Spoilers: 1x03- The Kindness of Strangers.
CHAPTER 1: Of Vice and Men
He knows that years later he'd probably look back and laugh hard about this. The kind that produces a dull ache in the stomach, disables to get up or do anything but keep laughing, like a possessed man. He knows that in time, this won't really matter. He won't even laugh, probably. Because he won't remember any of this. Time's funny like that, he always thought. Erasing bad times, erasing good times. Everything becomes trivial as time goes by. What's his disaster comparing to a car crash? Or a plague?
What does it matter that he stays up every night, cries every night, trying to sleep, desperate to sleep. Because the next day is holding a hope, of a better day, or worse even, but something that isn't today. Something that he may know how to handle. Because he's no so young anymore, he just knows so, he should know to handle those things. Pressure is just another obstacle in the way of getting the things he wants, his mother used to say. You can conquer those obstacles, Jack; you just have to want it hard enough.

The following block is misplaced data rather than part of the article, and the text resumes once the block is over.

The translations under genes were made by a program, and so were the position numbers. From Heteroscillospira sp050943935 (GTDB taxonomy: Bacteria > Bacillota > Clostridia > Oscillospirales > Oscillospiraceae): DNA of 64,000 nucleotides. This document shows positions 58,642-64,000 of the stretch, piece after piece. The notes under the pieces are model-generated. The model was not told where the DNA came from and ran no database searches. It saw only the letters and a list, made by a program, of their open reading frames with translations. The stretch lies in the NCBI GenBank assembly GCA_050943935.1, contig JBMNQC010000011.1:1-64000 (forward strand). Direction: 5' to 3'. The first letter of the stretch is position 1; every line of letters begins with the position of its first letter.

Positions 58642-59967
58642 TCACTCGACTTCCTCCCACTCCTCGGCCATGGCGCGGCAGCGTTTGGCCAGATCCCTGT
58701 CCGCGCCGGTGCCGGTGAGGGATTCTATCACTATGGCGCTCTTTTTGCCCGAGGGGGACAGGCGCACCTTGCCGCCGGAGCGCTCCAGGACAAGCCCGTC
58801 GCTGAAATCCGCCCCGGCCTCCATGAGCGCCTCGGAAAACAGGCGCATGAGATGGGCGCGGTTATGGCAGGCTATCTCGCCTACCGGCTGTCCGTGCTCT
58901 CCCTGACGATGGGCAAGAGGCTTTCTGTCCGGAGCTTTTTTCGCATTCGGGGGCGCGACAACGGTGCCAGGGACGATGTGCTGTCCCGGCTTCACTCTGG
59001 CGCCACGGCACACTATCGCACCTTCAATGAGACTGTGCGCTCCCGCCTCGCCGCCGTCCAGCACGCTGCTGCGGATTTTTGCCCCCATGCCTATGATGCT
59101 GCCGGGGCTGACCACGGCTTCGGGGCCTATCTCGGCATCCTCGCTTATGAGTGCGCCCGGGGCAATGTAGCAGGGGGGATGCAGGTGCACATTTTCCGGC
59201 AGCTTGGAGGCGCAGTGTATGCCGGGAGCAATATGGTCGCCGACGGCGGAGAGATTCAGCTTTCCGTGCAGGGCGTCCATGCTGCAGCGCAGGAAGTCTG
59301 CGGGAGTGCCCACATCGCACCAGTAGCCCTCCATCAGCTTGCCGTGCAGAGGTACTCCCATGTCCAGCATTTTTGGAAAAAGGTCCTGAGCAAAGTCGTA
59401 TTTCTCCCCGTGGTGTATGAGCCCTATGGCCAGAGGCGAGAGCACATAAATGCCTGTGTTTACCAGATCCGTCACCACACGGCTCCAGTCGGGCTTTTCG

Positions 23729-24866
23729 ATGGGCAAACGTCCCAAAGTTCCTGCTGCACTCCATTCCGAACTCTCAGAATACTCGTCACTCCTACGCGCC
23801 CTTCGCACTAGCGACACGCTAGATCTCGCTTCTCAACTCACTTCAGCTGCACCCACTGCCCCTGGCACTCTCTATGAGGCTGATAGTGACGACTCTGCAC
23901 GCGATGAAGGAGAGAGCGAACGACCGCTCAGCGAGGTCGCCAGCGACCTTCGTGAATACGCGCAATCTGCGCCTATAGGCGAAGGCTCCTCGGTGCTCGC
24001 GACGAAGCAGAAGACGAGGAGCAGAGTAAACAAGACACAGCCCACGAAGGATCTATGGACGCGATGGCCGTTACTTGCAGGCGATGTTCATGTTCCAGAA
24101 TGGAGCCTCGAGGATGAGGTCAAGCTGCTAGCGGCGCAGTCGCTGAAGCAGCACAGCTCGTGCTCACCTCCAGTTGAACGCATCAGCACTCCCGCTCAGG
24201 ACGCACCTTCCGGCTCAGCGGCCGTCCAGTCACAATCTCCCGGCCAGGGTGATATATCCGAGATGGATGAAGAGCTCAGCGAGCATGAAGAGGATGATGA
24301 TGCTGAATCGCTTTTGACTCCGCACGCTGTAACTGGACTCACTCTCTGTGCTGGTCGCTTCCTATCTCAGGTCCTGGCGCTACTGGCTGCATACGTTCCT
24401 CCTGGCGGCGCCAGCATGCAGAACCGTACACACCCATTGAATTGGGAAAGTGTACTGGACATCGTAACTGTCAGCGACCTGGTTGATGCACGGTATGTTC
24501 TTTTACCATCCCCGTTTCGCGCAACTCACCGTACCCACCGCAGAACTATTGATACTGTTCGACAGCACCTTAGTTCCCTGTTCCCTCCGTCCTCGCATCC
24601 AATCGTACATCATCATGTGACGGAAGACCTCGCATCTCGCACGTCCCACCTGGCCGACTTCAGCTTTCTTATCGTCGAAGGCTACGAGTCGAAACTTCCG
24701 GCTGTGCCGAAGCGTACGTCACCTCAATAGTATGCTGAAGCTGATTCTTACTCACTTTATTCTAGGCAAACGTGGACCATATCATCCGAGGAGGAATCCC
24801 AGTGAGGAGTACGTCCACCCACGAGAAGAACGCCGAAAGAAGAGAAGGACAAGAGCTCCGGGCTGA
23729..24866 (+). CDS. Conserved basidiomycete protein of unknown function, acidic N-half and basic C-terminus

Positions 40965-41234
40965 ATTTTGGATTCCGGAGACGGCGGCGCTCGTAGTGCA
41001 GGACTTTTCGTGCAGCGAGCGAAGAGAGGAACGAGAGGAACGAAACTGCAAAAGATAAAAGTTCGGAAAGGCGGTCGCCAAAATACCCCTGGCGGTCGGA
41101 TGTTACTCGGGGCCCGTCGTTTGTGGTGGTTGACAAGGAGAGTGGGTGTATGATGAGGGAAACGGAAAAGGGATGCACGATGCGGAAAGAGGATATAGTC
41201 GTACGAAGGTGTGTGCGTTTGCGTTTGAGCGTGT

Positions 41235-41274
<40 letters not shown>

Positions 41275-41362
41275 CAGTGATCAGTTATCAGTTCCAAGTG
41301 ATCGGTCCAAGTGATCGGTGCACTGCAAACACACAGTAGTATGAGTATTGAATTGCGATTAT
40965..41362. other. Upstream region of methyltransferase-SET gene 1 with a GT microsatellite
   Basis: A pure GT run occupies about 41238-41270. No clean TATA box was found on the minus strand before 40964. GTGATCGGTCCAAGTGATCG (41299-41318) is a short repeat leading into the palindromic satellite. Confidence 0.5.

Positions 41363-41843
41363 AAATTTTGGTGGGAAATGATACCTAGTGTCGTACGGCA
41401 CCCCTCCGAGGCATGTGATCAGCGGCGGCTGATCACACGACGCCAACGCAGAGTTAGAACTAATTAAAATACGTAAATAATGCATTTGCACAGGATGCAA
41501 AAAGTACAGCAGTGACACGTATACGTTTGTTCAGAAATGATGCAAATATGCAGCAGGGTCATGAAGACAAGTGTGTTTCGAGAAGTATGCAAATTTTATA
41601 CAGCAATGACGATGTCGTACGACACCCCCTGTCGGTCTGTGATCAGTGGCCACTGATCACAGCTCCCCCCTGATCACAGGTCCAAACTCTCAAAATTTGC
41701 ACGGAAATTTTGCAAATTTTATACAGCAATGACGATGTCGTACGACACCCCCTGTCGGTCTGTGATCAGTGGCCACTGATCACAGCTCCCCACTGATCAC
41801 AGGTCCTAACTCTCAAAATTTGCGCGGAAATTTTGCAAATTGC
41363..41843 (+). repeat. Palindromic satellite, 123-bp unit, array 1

So he tries. Even though he doesn't really know what he wants, he tries. He really does. But as try as he might, crying and sleeping are not going very well together, only one can occupy his mind. He's not gifted, never has being. And multitasking, it's the privilege of the gifted.
He never tells his mom about it because what's the point? There are more important things in the world than his own private insomnia. And if him not bothering her with nonsense gets the world better, why should he matter? The world may be not a place for heroes, but he sometimes thinks that even if it was, he's not cut to be one.